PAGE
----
Incautious – of the Sun –

Link to EDA manuscript. Originally in Houghton Library A.MS. (unsigned) poem; 1s. (3p.) MS Am 1118.1 (14). Courtesy of Houghton Library, Harvard University, Cambridge, Mass. First published in Poems (1891), 60-61, as five quatrains, from the fascicle copy (B), with the alternative not adopted.

Dickinson copied this poem into Fascicle 16 in the first place, a position that often suggests the announcement of a theme. The startling first line certainly catches our attention. It is also quite regular in terms of the 8686 syllabic pattern, but completely “slant” in terms of rhyme.

"Transparent Eyeball" caricature of Ralph Waldo Emerson by Christopher Cranch, (drawn sometime between 1836 and 1846) Houghton Library, Harvard University

Several scholars read this poem in terms of the eye problems Dickinson began suffering that in 1864-65 sent her to Cambridge to be treated by an eye specialist, who forbade her to read or write for a long period of time. It’s important to note, however, that the speaker talks about having her eye, singular, “put out,” as if by way of punishment or deliberate disfigurement. She might have been thinking about Gloucester in King Lear, or other characters who go blind like Romney in Barrett Browning’s Aurora Leigh or Rochester in Jane Eyre. This singular “eye” might also allude to the “I” of the Transcendental poet, especially to Emerson’s famous and parodied description in his essay Nature (1836) of his moment of epiphany walking across the Cambridge Commons in which he becomes a “transparent eyeball.”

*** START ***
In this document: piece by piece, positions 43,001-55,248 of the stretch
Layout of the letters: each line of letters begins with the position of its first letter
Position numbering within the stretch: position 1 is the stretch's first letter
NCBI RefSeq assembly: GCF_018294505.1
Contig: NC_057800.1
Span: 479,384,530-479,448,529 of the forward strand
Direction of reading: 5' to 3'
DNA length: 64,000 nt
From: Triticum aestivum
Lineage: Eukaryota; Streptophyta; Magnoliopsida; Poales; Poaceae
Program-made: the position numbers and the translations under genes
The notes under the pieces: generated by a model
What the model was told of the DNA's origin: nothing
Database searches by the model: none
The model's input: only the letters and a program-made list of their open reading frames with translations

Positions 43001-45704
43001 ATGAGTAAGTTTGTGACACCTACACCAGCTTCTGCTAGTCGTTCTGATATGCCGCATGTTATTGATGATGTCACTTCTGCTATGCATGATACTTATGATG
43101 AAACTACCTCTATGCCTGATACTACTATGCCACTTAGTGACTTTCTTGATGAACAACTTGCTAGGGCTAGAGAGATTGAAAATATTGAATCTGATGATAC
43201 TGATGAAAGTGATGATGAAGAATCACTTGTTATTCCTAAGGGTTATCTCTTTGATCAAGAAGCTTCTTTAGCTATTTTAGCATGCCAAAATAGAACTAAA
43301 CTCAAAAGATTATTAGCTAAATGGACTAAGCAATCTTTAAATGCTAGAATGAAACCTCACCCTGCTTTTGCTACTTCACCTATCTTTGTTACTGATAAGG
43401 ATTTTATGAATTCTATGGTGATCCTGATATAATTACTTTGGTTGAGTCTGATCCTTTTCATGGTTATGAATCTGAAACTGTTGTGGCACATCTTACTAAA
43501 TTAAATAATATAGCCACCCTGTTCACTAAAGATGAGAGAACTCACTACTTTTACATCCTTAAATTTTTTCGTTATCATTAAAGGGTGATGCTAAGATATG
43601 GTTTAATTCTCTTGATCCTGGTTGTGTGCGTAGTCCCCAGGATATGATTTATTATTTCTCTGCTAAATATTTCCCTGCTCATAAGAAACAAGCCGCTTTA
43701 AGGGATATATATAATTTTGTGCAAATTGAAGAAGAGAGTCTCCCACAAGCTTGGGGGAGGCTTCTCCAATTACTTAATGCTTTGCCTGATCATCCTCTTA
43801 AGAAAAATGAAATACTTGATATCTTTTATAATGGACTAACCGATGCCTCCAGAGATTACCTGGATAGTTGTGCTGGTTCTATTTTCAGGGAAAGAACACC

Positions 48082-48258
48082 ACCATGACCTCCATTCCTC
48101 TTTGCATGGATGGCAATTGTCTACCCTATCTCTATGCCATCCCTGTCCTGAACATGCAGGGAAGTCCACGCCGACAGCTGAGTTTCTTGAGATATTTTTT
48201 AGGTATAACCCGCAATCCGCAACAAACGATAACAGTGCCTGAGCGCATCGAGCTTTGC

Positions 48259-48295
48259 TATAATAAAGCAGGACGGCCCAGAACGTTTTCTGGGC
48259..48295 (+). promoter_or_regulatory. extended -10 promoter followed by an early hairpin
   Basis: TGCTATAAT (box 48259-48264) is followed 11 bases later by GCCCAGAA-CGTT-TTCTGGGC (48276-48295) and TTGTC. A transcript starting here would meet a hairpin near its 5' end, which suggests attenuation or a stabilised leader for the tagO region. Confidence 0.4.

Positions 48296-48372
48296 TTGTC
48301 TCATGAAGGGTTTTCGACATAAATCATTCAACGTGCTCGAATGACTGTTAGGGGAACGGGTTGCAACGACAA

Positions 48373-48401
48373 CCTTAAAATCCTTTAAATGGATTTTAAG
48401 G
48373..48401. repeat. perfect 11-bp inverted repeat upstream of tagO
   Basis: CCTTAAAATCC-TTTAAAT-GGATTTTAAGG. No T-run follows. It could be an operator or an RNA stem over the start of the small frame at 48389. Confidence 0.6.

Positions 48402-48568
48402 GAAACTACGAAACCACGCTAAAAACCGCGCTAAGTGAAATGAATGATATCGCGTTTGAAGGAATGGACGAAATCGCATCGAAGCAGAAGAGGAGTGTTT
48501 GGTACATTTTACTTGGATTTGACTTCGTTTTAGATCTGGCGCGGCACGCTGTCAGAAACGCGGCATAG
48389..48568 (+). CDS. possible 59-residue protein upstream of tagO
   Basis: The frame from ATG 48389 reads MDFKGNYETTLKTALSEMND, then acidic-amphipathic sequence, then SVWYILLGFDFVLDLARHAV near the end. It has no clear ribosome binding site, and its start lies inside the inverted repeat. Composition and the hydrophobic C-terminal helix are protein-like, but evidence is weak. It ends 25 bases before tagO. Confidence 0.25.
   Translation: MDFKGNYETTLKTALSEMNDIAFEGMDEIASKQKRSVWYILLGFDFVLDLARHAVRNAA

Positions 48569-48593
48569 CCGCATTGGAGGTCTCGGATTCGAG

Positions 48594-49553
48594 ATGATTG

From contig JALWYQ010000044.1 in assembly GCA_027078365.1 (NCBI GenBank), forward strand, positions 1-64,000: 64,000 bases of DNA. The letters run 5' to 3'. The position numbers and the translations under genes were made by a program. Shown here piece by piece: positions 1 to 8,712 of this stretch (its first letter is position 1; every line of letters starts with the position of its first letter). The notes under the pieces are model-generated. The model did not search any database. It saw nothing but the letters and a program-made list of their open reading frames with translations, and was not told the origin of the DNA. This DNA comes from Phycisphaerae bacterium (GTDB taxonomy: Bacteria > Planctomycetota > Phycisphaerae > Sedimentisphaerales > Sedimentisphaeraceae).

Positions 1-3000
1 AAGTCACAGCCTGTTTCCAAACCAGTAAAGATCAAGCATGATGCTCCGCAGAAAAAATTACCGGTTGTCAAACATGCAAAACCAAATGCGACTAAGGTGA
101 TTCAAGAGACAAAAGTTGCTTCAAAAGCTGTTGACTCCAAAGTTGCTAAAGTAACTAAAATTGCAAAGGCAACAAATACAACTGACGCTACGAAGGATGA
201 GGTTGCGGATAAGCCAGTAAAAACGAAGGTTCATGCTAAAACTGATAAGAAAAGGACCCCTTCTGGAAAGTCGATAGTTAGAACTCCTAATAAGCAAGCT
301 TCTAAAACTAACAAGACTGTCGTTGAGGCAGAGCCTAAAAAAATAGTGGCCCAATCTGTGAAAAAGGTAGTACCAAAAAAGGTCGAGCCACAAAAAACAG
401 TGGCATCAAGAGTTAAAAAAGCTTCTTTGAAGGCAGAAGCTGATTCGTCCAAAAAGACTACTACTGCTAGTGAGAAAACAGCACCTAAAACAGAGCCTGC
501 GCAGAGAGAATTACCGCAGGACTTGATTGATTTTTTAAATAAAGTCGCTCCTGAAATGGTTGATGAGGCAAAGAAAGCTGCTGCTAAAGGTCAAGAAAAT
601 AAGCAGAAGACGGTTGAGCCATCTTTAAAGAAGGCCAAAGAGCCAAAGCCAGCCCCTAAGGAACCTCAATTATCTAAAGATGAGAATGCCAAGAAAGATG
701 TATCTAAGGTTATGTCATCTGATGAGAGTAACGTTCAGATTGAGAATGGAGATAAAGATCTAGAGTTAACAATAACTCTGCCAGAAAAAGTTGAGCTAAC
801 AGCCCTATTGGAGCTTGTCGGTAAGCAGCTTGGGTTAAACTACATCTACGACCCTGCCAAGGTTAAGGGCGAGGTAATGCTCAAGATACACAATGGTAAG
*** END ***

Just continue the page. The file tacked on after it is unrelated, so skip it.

This poem also suggests that there are different kinds of seeing, which the speaker only learns about after experiencing blindness. There is a physical form of seeing, “As other Creatures, that have Eyes / And know no other way,” and an imaginative, inner form of seeing with the soul, which allows the speaker to possess, rather than just see, the daily natural beauty of this world. That the “News” of this kind of seeing “would strike [the speaker] dead” suggests it has a spiritual component, since the Gospel message of Christian salvation and immortality is called “the good news.”

Is there a message in this poem for Higginson about appearances, about his ability to really see Dickinson?

Again – his voice is at
the door –
I feel the old Degree
I hear him ask the
For such an one – as me –

I take a
flower – as I go –
My face to justify
He never saw me – in
this life
I might surprise [not please] his

I cross the Hall
with mingled steps –
I -silent [speechless] – pass the
door –
I look on all this
world contains